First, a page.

The Real Story About Junior Development


The Daily Telegraph recently published an article about how many National Youth Competition graduates each club had had since the competition began in 2008. One of the things that stands out is that the number of “graduates” does not equal success. This shouldn’t be a big surprise. After all, winning an elite sporting competition relies on identifying freakishly talented outliers, not on producing numbers of mediocre players. It’s about identifying and signing the cream of the crop when they are young and cheap, not churning out lots and lots of NRL quality talents. Of course, churning out lots and lots of NRL quality talent should in theory give you an advantage, however that doesn’t seem to be the case.

There is likely a reason for that. Under the current system, it doesn’t really make sense to spend time investing lots of money in juniors to develop lots of average first-graders. Mediocre players don’t win premierships and are easy enough to sign from other clubs. You win premierships by picking up elite talent. The best place to do this currently is out of the under twenties competition, when the talent of players is more easily judged but before players have made first grade and cost more money to sign.

O'Sullivan's recruitment of juniors has been critical to the Roosters success.
O’Sullivan’s recruitment of juniors has been critical to the Roosters success.
This is the system that the Roosters have used to great effect. A large chunk of their side played their first NRL game at the club. Given how many of those players are now rep players that’s impressive. Guys like Guerra, Tupou, Friend, Pearce, Tuivasa-Sheck, Cornder, Napa, Evans, Elliot and the like all started in the NRL with the Roosters, 8 of those guys have played representative footy. There is no doubt about it, Roosters recruitment manager Peter O’Sullivan has done an exemplary job of developing top class talent in-house. Of course, only some of those players actually came through the Roosters’ juniors, while others were poached from other clubs’ youth sides, but whatevs.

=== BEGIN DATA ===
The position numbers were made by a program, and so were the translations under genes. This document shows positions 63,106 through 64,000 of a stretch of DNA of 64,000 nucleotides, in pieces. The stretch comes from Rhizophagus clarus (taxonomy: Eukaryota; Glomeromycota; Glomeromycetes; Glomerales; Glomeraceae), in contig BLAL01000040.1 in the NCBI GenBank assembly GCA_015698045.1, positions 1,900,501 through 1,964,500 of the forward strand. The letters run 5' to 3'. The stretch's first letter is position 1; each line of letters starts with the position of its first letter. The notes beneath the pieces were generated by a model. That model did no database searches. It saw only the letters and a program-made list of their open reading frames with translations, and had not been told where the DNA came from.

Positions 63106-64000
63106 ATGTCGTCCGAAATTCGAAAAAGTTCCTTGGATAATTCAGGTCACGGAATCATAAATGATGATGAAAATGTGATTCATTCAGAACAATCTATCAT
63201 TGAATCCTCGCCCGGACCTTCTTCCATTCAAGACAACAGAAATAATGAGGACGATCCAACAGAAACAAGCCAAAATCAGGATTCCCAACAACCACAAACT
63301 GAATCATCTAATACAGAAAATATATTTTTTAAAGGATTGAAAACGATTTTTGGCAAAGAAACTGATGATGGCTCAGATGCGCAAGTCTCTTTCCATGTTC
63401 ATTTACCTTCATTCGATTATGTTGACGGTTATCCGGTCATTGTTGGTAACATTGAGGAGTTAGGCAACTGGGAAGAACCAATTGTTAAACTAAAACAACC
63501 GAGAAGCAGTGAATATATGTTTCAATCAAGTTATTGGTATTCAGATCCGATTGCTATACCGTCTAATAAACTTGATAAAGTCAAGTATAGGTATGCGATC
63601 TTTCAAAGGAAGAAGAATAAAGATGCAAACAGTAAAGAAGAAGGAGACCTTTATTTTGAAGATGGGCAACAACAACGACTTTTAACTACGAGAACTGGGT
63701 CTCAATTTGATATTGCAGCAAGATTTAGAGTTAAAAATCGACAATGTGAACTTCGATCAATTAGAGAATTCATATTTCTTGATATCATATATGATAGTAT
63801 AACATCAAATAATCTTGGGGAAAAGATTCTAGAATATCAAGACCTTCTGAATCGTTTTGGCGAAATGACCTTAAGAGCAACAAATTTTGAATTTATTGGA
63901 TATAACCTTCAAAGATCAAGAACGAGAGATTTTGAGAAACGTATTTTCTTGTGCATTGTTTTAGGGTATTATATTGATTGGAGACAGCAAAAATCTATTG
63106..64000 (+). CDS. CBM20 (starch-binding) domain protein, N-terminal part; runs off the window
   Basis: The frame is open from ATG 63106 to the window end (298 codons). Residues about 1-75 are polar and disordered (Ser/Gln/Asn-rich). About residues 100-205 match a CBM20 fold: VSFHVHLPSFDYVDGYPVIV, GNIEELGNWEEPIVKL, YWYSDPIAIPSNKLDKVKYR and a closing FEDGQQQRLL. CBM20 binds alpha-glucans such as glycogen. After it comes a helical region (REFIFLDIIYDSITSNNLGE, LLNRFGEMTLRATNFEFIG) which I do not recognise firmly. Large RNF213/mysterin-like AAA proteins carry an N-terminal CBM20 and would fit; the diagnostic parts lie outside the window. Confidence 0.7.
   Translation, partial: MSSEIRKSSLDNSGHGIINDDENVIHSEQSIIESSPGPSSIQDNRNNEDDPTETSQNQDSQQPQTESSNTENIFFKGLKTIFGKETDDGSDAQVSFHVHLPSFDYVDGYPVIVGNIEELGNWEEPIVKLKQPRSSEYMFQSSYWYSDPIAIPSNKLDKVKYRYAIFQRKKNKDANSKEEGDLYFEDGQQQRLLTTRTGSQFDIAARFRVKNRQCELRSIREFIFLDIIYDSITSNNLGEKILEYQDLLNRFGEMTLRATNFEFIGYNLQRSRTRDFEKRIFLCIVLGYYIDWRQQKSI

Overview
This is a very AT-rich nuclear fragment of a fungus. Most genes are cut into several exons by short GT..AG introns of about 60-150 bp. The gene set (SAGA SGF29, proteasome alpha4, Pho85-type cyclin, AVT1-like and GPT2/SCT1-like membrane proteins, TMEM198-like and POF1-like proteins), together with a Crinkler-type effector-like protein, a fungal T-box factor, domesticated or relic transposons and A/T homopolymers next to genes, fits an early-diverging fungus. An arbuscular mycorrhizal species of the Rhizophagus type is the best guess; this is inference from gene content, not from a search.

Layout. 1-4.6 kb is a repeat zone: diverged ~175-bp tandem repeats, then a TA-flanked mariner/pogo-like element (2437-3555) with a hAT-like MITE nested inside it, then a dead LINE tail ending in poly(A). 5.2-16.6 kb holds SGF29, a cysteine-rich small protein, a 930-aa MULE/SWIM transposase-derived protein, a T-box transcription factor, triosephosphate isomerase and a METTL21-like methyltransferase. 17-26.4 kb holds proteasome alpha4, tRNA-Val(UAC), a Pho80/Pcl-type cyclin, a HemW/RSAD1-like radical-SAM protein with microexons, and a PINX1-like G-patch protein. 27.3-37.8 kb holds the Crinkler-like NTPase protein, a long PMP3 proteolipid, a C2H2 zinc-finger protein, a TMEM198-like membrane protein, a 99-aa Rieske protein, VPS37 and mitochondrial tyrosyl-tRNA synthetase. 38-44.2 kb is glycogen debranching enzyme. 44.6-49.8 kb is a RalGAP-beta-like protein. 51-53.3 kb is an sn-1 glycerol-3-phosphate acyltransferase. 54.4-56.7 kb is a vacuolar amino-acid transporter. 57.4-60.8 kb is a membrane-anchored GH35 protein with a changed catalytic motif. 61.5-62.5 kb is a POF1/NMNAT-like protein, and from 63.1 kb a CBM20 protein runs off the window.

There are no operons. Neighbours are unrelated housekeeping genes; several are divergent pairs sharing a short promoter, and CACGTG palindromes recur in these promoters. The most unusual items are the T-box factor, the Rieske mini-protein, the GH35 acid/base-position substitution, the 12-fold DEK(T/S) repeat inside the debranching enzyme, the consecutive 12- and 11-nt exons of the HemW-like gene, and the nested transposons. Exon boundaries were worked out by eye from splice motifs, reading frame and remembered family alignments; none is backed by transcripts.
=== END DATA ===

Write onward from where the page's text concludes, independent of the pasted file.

South Sydney have utilised a similar formula. Walker, Johnston, Grey, Keary, Reynolds, McQueen, Sutton, Luke, George and Thomas Burgess, Grevsmuhl, Tyrell are all players who debuted for the club. Many of them have played rep football. Good development work Souths!

If we look back at the great teams of the last decade a pattern emerges, this strategy seems to be a pretty solid formula for success. Manly rose to the top on the back of first grade debutants like DCE, Foran, the Stewart brothers, Matai, Ballin, Buher. The Storm on the back of Cronk, Smith, Slater, Inglis, Folau, Browmich and the like.

All these sides were built primarily on players who debuted at the club, with a smattering of quality signings to complement the junior talent (e.g. Lyon, Inglis, Finch etc etc).

So it’s clear, being a great development club helps win premierships. Sort of, well not really. In all cases, what set those clubs apart is great talent identification and the ability to actually sign freakish talents at a young age. See a lot of players those clubs signedwere players that every club in the NRL had their eye on at the time. Because they were absolute freaks. Every club knew who Greg Inglis and IsraelFolau were before they signed with the Storm (they would have been number 1 draft picks). There were stories circulating about how great these kids would be at 14 FFS. Despite the myths, it was similar with Smith,Cronk and Slater, they weren’t “unwanted junior plucked from obscurity by the storm only to become one of the best players in the game” as per the myth. The truth is numerous clubs were after them. They signed with the Storm. The rest is history.

It didn't take a genius to know Greg Inglis would be good.
It didn’t take a genius to know Greg Inglis would be good.
Credit to Peter O’Sullivan. He is the king of this sort of thing and has done a flipping excellent job of it at both the Storm and the Roosters. Storm salary cap shenanigans aside anyway.